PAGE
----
‘Twirl’ Book Club

Published February 14, 2019

The three posts about Callie Feyen’s newest release, “Twirl,” are available for Patrons of Tweetspeak Poetry. An investment of $1 a month gives you access.http://calliefeyen.com

The first week looks at clothes, through the lens of Rick Riordan’s “The Lightning Thief,” the first in the Percy Jackson series.

The second week looks at stories, using Maurice Sendak’s classic “Where the Wild Things Are.”

And the final week examines becoming a writer, using Beverly Cleary’s Newbery-winner, “Dear Mr. Henshaw,” which will be the Children’s Book Club selection May 2019.

Reader, Come Home: ‘Passing’

Published January 4, 2019

Reader, Come Home: ‘Heart: A History’

Published December 7, 2018

Children’s Book Club: ‘Toasting Marshmallows’

Published November 8, 2018

Children’s Book Club: ‘The Crossover’

Published December 14, 2018

‘Dancing Prophet’ by Glynn Young

It began on a regular bike ride, along Grant’s Trail in St. Louis County, Missouri.

“I’d ride past this apartment complex. You don’t think anything about it,” said Glynn Young, author of the Dancing Priest series.

Book 4, Dancing Prophet, came out in October, but the story began in 2007, when Glynn learned that two young boys had been kidnapped and were being held in that apartment complex. 

“It was profoundly unsettling to me. You ride by a place for years and don’t think twice about it — they’re right there. Fifty feet away there’s this horror going on. There was only one way for me to deal with this, so I wrote the heart of that story, about 35,000-40,000 words,” he said. “It’s not a personal story, and yet you don’t write a novel without it being a personal story.”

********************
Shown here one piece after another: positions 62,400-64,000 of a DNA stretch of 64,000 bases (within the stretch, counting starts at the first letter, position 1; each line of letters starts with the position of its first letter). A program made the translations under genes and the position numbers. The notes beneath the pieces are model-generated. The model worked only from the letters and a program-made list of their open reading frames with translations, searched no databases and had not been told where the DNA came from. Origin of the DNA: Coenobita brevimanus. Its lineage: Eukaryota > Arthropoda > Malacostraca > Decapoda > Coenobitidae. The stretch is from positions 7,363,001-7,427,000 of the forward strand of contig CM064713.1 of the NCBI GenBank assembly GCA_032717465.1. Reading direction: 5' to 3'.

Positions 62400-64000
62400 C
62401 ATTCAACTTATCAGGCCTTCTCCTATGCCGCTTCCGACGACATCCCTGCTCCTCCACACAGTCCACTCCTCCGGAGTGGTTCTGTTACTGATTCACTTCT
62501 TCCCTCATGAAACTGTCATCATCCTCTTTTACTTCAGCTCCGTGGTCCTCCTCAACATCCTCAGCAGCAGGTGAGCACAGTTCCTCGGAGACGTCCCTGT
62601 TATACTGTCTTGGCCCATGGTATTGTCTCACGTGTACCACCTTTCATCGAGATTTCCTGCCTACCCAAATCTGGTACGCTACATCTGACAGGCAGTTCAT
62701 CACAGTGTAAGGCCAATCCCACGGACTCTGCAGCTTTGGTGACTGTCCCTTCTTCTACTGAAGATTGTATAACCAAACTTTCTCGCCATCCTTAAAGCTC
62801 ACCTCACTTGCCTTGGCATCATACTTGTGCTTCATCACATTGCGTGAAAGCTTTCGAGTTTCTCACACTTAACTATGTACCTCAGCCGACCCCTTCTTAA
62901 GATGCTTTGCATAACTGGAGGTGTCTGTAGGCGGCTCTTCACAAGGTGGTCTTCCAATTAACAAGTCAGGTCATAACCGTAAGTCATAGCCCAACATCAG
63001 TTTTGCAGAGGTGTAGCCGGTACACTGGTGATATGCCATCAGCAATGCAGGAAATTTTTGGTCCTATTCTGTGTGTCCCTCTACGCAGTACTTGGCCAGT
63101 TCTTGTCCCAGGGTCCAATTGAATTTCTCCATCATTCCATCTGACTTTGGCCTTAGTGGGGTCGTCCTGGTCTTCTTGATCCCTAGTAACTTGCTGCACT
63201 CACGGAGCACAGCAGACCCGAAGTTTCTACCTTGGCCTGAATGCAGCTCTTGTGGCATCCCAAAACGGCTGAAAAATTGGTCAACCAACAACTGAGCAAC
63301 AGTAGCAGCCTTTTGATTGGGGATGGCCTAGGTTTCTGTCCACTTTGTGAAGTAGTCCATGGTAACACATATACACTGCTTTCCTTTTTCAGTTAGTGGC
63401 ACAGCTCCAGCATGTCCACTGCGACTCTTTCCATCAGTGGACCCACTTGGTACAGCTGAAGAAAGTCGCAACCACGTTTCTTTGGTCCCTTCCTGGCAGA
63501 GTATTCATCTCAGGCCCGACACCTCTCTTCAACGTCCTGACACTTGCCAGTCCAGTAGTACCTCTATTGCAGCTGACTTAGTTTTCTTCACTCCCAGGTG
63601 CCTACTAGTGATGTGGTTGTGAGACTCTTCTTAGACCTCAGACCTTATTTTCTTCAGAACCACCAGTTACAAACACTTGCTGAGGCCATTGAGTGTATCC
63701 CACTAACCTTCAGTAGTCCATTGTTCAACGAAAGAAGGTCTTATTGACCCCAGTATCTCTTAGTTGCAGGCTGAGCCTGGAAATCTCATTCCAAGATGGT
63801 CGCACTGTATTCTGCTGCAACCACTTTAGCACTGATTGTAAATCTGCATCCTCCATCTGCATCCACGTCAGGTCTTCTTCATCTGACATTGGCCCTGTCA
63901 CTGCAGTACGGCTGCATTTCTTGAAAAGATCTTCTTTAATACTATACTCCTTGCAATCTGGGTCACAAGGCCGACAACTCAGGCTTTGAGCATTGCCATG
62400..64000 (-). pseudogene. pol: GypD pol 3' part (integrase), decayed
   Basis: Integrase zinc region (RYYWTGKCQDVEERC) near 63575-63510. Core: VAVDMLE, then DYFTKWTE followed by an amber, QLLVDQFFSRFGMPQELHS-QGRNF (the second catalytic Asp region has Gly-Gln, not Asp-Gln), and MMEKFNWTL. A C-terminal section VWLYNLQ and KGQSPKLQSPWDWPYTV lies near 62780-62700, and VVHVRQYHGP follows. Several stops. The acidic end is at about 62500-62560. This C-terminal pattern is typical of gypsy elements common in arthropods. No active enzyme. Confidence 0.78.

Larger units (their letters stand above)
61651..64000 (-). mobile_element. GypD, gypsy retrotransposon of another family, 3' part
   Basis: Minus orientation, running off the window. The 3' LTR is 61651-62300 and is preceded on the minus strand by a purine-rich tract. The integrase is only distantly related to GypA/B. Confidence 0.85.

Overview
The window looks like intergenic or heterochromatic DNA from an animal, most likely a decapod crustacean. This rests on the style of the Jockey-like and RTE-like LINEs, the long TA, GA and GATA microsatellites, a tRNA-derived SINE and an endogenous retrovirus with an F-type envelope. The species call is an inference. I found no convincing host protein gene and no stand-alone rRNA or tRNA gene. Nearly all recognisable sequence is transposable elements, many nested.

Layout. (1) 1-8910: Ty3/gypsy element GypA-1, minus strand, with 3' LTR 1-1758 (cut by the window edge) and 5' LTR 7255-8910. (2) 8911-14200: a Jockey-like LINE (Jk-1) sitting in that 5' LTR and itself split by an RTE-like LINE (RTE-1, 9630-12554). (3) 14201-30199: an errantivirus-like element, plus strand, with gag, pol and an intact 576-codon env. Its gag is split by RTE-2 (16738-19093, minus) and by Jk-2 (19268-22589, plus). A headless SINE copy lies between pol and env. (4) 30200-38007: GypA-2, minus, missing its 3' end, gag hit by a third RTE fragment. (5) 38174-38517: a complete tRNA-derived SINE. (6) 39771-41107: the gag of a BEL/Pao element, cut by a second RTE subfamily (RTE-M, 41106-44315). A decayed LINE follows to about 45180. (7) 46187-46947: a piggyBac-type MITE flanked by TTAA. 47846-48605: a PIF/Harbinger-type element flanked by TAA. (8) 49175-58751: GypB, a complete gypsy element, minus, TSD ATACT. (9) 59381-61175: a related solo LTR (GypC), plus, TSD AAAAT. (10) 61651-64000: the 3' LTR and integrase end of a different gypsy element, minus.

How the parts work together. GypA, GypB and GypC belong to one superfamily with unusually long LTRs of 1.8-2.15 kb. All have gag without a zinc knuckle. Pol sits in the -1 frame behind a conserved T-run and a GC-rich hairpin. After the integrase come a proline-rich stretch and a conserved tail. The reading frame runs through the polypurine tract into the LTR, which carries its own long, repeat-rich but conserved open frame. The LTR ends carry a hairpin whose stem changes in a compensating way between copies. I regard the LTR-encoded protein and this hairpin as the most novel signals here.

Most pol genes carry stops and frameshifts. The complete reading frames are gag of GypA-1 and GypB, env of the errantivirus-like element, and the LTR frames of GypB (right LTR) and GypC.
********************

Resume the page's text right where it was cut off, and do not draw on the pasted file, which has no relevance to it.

Glynn Young

Glynn wrote within the larger story he was already writing, which primarily takes place in the UK. By then, the worldwide sexual abuse scandal in the Catholic Church had been revealed. As he finished working his original story into Dancing Prophet, more reports about the depth of the scandal emerged.

“It got really freaky this fall, when the stuff came out in Philadelphia. My publisher said, ‘They’re following your script,’” Glynn said.

Not a how-to script; more of a how-not-to one. In the novel the Church of England takes a defensive stance as accusations and evidence and confessions mount. The how-to example for handling horrific abuse of children comes from the series’ protagonist, Michael.

Fiction opens possibilities, and in Michael, Glynn has created a version of the three-fold office of Jesus Christ In book 1, Michael becomes a priest, and is assigned his first church in book 2. In book 3, he becomes king and starts popping in to preach the gospel in a way that displeases the Church of England’s high command. Those sermons are Michael’s first turn at speaking prophetically, but in book 4, when he discovers widespread corruption, he goes full prophet on the CofE. 

The interconnectedness of these roles gives Michael remarkable power to effect change. If he were a king and not a priest, he wouldn’t have the spiritual authority that comes from ordination and being a pastor. If he were a priest and not a king, he wouldn’t have any legal or civil authority. Although prophets can be found in the unlikeliest of people, a person who has both civil and spiritual authority and who speaks truth to power can change things. Because this story takes place in the UK, Michael can make changes he couldn’t make as the president of the United States; in England, the monarch is the official head of the church. (If you watch The Crown, you already know this.)